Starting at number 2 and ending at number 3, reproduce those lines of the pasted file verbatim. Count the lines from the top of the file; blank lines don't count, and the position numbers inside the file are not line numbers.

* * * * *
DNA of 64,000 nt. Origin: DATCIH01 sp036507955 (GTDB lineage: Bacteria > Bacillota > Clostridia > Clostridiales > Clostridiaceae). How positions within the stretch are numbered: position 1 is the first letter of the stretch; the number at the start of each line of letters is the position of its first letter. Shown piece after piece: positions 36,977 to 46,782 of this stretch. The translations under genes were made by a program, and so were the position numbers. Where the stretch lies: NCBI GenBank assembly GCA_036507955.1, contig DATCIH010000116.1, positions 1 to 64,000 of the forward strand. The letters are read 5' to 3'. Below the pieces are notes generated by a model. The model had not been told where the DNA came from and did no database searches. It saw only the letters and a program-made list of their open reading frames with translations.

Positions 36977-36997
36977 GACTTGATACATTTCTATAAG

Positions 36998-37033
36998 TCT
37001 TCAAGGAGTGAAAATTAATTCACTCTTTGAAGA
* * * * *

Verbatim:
Positions 36977-36997
36977 GACTTGATACATTTCTATAAG